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141 Possible Causes for Bilateral Leg Weakness, Urinary Tract Infection, Weakness

  • Hereditary ATTR Amyloidosis

    urinary tract infections), gastrointestinal (GI) dysfunction (eg, alternating symptoms of diarrhea and constipation, and unintentional weight loss), ocular manifestations[] […] patisiran on Norfolk-Diabetic Neuropathy quality of life questionnaire score, nutritional status (as evaluated by modified body mass index), motor function (as measured by NIS-weakness[] Wasting and weakness are also accompanying features, whereas autonomic system dysfunction is manifested by diarrhea, constipation, urinary incontinence, orthostatic hypotension[]

  • Paraplegia

    leg weakness.[] Progressive weakness of the lower limbs developed within 5 days postoperatively. Spinal magnetic resonance image showed SAH accumulation in the lumbosacral area.[] Short-term medication may also be required such as antibiotics to treat urinary tract infections.[]

  • Poliomyelitis

    ., gypsy) girl from Bourgas, Bulgaria, had onset of bilateral leg weakness.[] They include: Inflammation of the heart muscle (Myocarditis) High blood pressure (Hypertension) Fluid in the lungs (Pulmonary edema) Pneumonia Urinary tract infections (UTIs[] Residual weakness was stable until the age of 75 when she developed rapidly progressive weakness that first affected her left arm and subsequently the right arm.[]

  • Paraparesis

    PARAPARESIS Paraparesis refers to bilateral leg weakness.[] Other than recurrent urinary tract infections and mild crural intertrigo, both of which have responded promptly to standard measures, there have been no infectious or neoplastic[] Preventing urinary tract infections and skin sores will help improve the length and quality of your life.[]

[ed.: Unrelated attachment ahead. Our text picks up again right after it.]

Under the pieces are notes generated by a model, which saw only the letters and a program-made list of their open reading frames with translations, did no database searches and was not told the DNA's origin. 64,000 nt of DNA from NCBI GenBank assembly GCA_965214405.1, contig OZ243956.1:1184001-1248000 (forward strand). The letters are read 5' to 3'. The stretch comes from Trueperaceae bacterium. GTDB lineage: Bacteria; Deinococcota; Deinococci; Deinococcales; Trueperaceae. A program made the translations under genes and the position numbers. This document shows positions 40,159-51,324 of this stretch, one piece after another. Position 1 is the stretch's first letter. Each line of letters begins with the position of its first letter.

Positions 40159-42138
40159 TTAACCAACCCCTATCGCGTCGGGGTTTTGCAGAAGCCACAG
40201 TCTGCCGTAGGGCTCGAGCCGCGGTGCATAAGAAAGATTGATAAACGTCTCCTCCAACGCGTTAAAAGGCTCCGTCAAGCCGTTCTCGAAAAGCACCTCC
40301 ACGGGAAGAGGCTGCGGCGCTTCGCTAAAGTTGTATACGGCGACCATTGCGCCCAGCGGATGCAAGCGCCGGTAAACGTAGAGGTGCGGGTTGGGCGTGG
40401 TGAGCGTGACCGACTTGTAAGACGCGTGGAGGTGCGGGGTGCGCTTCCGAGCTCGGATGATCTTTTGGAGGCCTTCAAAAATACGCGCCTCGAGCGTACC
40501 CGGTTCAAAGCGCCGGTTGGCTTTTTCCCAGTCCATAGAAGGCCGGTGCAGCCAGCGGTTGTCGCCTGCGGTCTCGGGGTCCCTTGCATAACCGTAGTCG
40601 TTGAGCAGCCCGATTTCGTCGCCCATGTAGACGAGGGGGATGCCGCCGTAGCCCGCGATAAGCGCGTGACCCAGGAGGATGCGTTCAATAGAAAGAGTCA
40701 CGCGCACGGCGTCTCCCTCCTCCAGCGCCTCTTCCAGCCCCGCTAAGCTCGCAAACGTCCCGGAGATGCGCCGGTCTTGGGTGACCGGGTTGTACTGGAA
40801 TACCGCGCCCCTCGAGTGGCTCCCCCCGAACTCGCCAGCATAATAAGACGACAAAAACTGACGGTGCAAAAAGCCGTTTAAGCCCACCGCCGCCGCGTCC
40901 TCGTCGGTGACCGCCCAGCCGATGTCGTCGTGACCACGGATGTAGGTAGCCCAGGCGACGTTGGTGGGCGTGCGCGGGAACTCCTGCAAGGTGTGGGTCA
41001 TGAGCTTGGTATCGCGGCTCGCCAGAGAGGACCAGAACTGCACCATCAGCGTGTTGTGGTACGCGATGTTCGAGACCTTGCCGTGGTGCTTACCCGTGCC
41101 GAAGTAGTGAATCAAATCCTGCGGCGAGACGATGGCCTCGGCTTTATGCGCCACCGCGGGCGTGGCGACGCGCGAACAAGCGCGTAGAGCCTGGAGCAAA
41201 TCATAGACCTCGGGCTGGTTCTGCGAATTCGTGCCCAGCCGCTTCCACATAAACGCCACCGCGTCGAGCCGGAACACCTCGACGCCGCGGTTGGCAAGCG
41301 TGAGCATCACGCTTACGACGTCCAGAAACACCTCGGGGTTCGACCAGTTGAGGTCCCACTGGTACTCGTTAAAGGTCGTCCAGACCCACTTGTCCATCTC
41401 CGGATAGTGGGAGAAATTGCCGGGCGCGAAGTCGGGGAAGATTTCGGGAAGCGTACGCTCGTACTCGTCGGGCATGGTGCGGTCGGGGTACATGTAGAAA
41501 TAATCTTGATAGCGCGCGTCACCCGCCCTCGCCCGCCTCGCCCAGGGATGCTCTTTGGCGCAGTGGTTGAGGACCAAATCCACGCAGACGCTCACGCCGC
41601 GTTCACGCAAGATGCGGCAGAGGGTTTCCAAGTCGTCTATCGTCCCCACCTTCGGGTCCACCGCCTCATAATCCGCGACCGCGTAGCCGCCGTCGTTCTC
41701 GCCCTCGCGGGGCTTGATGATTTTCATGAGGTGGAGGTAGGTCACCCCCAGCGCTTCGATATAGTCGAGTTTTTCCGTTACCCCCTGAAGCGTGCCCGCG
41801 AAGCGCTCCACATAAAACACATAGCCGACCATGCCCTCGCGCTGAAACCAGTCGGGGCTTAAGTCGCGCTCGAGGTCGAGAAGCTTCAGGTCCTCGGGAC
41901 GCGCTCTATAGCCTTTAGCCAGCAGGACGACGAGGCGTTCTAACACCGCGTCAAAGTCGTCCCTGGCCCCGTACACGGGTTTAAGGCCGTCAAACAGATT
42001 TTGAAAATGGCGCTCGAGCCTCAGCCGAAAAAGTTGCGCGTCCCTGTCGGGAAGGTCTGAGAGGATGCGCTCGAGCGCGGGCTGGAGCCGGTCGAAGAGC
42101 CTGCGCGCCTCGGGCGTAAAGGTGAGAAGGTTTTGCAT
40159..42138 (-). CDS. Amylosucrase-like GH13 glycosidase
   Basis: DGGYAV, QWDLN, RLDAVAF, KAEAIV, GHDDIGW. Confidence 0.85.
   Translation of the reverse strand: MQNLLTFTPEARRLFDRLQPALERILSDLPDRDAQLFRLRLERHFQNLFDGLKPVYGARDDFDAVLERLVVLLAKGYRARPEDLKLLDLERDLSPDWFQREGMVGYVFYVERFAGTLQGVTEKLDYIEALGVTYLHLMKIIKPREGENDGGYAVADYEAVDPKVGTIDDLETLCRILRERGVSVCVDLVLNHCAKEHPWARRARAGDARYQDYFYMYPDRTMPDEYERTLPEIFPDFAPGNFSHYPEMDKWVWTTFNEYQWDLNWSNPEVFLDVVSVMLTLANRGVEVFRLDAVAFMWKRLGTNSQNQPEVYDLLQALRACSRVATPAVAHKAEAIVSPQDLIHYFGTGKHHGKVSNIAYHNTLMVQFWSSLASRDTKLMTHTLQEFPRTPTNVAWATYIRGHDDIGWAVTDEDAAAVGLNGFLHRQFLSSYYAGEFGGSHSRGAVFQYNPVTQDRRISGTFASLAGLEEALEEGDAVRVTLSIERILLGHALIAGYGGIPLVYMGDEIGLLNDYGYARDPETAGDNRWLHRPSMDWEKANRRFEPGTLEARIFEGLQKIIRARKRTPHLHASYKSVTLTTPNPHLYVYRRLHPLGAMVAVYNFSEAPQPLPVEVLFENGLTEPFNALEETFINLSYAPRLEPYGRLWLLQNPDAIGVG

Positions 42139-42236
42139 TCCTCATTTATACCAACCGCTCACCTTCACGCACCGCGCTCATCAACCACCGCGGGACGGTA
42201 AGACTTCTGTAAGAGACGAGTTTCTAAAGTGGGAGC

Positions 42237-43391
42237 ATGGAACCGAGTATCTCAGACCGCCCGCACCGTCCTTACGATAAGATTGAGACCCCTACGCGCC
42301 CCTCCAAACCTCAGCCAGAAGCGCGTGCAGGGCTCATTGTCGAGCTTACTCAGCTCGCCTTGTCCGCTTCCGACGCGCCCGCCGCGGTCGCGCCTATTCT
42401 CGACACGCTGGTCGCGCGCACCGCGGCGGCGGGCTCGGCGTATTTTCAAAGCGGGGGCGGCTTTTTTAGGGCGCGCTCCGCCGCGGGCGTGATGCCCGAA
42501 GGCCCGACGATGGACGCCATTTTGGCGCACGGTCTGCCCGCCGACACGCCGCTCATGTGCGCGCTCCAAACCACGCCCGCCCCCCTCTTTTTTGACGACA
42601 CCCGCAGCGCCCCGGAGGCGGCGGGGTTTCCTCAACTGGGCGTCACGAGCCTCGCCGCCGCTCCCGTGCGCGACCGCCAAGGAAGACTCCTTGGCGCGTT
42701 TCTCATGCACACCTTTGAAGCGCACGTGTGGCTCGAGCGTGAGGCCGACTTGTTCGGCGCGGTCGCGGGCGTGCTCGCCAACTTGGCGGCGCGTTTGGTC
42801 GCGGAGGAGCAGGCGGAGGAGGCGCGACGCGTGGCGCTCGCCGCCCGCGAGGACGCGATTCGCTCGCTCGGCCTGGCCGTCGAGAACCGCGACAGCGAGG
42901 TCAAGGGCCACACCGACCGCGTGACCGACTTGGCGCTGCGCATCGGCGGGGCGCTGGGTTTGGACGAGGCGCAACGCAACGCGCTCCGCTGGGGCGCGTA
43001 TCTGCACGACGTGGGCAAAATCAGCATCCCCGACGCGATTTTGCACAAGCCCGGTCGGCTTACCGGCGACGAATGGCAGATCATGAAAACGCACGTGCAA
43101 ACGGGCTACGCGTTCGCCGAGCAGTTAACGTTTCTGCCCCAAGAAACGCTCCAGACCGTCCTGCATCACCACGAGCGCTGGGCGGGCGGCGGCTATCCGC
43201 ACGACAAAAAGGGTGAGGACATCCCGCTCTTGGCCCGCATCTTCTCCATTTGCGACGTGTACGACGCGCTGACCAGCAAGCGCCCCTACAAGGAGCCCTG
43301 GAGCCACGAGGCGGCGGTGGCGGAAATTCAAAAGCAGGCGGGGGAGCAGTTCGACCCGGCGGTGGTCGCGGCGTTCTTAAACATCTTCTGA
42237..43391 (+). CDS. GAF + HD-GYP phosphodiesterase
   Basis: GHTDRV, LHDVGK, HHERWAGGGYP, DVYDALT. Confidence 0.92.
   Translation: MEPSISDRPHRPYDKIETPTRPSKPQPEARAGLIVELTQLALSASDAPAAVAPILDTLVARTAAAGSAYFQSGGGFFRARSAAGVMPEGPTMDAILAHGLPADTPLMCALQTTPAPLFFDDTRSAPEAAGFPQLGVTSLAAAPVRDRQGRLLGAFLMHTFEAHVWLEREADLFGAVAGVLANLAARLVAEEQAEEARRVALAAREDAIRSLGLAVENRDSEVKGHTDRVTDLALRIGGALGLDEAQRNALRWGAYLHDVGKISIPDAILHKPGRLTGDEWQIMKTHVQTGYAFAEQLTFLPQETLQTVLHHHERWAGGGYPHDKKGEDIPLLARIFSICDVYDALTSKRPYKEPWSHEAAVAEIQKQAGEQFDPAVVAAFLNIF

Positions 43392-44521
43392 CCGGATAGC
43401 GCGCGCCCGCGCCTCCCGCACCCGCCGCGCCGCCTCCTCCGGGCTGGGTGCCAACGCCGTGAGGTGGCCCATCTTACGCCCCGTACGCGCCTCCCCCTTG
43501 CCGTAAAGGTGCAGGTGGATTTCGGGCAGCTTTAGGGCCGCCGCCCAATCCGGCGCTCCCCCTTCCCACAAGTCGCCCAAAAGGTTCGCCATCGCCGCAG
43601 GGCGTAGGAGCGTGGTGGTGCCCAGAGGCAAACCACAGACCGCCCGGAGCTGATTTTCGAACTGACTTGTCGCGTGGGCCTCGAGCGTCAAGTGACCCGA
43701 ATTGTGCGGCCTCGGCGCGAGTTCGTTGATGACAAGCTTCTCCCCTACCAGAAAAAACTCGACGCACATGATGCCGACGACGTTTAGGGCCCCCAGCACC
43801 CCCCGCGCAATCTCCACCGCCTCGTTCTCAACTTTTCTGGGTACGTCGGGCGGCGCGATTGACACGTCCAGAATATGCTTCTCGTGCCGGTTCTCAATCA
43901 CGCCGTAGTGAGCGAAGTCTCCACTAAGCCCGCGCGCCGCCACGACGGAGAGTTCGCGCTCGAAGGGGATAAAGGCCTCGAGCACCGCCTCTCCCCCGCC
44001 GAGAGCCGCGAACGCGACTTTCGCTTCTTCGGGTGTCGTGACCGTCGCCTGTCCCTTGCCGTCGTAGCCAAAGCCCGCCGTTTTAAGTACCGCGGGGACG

• Neuroectodermal Tumor

    A 14-year-old teenage girl had suffered from progressive left upper back pain with bilateral lower legs weakness and numbness for 1 year.[] tract infection was made.[] We report a young boy who presented with progressive weakness of lower extremities associated with areflexia and abnormal electrophysiological findings initially suggestive[]

  • Spinal Epidural Abscess

    A 51-year-old patient presenting with progressive lower extremity weakness secondary to a spinal epidural abscess extending from C4 to S1.[] Tattoos Urinary Tract Infection (UTI) (see Urinary Tract Infection , [[Urinary Tract Infection]]) Contiguous Spread to Epidural Space (approximately 33% of cases) Direct[] Presenting signs included focal weakness (55.8%), radiculopathy (28.6%), and myelopathy (5.2%).[]

  • Idiopathic Inflammatory Myopathy

    tract infection* Hypothyroidism (3), autoimmune hypothyroidism (1), thyrotoxicosis (1), thyroid nodule (1) †Autoimmune diseases not already listed elsewhere i The concomitant[] The purpose of this case series was to quantify different strategies used to compensate in gait for hip muscle weakness.[] […] challenges of therapy.We present 3 cases that presented to 2 hospitals within our academic system in calendar year 2014 with acute/subacute onset of profound proximal muscle weakness[]

  • Tropical Spastic Paraparesis

    leg weakness Applies To Paralysis of both lower limbs Paraplegia (lower) ICD-9-CM Volume 2 Index entries containing back-references to 344.1 :[] A 73-year-old Haitian woman with history of spastic hyper-reflexic paraparesis, recurrent urinary tract infections (UTI) and chronic hyperkalemia presented to the emergency[] A 31-year-old Aboriginal man with an 18-month history of progressive weakness of the legs was found to have an upper motor neurone weakness of all limbs associated with sphincteric[]

  • Rhabdomyolysis

    , bilateral leg pain, and recurrent falls.[] Cloudy or milky urine is a sign of a urinary tract infection, which may also cause a bad smell.[] A 71-year-old man was hospitalized because of muscle weakness of the lower limbs that persisted for 1 month.[]

  • Guillain-Barré Syndrome

    leg weakness, ascending sensory) Vasculitic neuropathies (mononeuropathy) Characteristic CSF findings consist of elevated protein (higher than 0.55 g per dL [5.5 g per L][] After treatment with intravenous immunoglobulin, the peripheral weakness improved.[] In this case report, we present a rare episode of recurrent GBS, which followed a urinary tract infection (UTI) by E. coli, and an accompanying literature review.[]

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